Mitsotakis Says Judge Me: His Second Term Will Bring Major Reforms

ATHENS – With outright rule and control of the Parliament, Prime Minister Kyriakos Mitsotakis said his second four-year term will bring more changes to Greek society that will improve the quality of life.

His New Democracy government has raised the minimum wage to 830 euros ($892) monthly, aims to lift the average salary to 1500 euros ($1611) and has an unassailable lead in polls despite criticism over its handling of a 2023 train tragedy and phone bugging.

He told ANT1 TV in an interview that his first term after routing the Radical Left SYRIZA in 2019 was challenging, Greece and the world locked down during the COVID-19 pandemic and as he accelerated an economic comeback.

His second term’s goals will be to bring more major reforms and that, “I will be judged on the effectiveness of our policies at the end of this period,” now focusing on trying to deal with domestic violence and school bullying, both on the rise.

Συνέντευξη του πρωθυπουργού Κυριάκου Μητσοτάκη στην εκπομπή “Καλημέρα Ελλάδα” και στους δημοσιογράφους Γιώργο Παπαδάκη και Μαρία Αναστασοπούλου, Πέμπτη 11 Απριλίου 2024.
Prime Minister Kyriakos Mitsotakis talks to “Kalimera Ellada” and journalists George Papadakis and Maria Anastasopoulou, Thursday April 11, 2024 (DIMITRIS PAPAMITSOS/PRIME MINISTER’S PRESS OFFICE/EUROKINISSI)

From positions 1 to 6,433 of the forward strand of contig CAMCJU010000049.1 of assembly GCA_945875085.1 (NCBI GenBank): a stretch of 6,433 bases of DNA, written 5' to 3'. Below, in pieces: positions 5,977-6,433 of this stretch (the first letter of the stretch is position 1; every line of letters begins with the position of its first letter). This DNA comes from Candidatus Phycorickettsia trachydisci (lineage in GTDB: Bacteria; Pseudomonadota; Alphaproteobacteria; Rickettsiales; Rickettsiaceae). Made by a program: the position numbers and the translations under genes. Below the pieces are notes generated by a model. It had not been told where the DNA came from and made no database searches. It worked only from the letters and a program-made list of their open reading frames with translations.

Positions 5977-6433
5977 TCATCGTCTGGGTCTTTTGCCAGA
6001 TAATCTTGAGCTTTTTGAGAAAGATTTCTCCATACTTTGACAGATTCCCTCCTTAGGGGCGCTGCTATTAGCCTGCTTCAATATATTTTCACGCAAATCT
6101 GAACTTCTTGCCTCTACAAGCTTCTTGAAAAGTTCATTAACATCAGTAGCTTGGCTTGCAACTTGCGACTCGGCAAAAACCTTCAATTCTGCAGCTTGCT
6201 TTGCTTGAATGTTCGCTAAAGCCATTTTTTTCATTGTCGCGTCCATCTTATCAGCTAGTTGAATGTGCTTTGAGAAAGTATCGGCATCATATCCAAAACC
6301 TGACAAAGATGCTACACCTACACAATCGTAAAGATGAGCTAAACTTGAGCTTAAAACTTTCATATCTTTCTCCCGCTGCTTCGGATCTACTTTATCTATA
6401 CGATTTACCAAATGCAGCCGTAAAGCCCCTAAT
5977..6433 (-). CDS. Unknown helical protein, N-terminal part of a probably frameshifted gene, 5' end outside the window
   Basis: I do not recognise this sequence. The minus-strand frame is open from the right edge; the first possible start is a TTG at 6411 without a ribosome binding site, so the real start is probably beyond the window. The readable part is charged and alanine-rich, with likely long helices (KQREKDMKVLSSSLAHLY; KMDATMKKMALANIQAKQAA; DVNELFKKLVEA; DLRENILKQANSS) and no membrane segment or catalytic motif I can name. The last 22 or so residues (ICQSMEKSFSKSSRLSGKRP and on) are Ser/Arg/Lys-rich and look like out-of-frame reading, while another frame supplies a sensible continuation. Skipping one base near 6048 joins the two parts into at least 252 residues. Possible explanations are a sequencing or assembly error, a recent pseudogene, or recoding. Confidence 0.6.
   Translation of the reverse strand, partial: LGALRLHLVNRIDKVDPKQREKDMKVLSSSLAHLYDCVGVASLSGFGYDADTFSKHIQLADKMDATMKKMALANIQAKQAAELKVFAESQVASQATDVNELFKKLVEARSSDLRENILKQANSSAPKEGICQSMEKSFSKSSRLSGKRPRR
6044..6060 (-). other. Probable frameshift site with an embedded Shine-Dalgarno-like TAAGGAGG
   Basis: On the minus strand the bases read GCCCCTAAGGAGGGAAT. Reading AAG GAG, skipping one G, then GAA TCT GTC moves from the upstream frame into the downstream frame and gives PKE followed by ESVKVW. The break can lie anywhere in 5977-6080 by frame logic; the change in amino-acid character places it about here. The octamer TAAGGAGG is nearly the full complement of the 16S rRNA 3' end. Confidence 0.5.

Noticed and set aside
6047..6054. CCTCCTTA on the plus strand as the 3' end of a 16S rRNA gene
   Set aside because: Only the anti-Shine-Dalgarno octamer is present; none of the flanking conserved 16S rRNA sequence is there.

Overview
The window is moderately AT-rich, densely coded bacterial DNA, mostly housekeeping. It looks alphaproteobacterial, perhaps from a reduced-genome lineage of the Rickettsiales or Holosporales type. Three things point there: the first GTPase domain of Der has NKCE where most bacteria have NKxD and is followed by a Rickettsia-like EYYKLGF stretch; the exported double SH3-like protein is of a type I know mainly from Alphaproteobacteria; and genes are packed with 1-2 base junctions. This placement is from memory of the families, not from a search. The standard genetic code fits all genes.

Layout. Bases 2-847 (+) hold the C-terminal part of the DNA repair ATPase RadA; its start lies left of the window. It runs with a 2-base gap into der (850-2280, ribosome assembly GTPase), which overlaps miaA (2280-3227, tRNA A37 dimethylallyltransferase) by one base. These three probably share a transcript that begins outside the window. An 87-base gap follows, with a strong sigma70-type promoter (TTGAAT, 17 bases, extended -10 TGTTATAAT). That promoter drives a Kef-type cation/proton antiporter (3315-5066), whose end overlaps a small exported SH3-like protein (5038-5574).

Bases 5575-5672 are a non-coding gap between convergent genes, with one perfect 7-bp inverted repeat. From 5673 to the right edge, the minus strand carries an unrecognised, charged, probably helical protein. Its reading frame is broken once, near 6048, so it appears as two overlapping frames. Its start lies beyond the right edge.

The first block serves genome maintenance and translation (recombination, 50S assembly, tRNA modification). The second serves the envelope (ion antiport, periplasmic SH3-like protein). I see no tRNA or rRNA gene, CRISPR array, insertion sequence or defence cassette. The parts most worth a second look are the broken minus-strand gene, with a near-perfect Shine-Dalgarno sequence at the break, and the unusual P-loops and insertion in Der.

“This is the battle we are fighting; the changes in police are only one part of the important structural interventions we have to do,” he noted, changing the focus from his push to bring in foreign investors, tourists and revenues.

“We need to give children who are being bullied the ability to make a complaint and know that they will do so safely, discreetly and that this incident will really be dealt with,” he said, videos of attacks by students on others going viral and highlighting the problem.

He’s still dealing with the aftermath of the head-on train collision in Tempe that killed 57 people and has seen critics claim his government is covering up the real causes, and 77 percent of respondents in a survey believing that’s true, but which he denied.

“I am well aware that there were no cover-up efforts … That day we were called upon to manage the greatest tragedy … In Tempe the human error met with long-standing problems of the public administration, something that I never hid,” he said.

Another issue is the healthcare system that is understaffed, his government planning to recruit more doctors and nurses amid reports there’s been no accounting by hospitals for their expenditures and lack of equipment.

“The new national health system will be judged in 2027, that is, at the end of the four-year period. Following the planned reforms, citizens will gradually begin to see the change. It won’t be obvious immediately, nor is there some magic solution to change a system that has been under-financed for decades,” he said.


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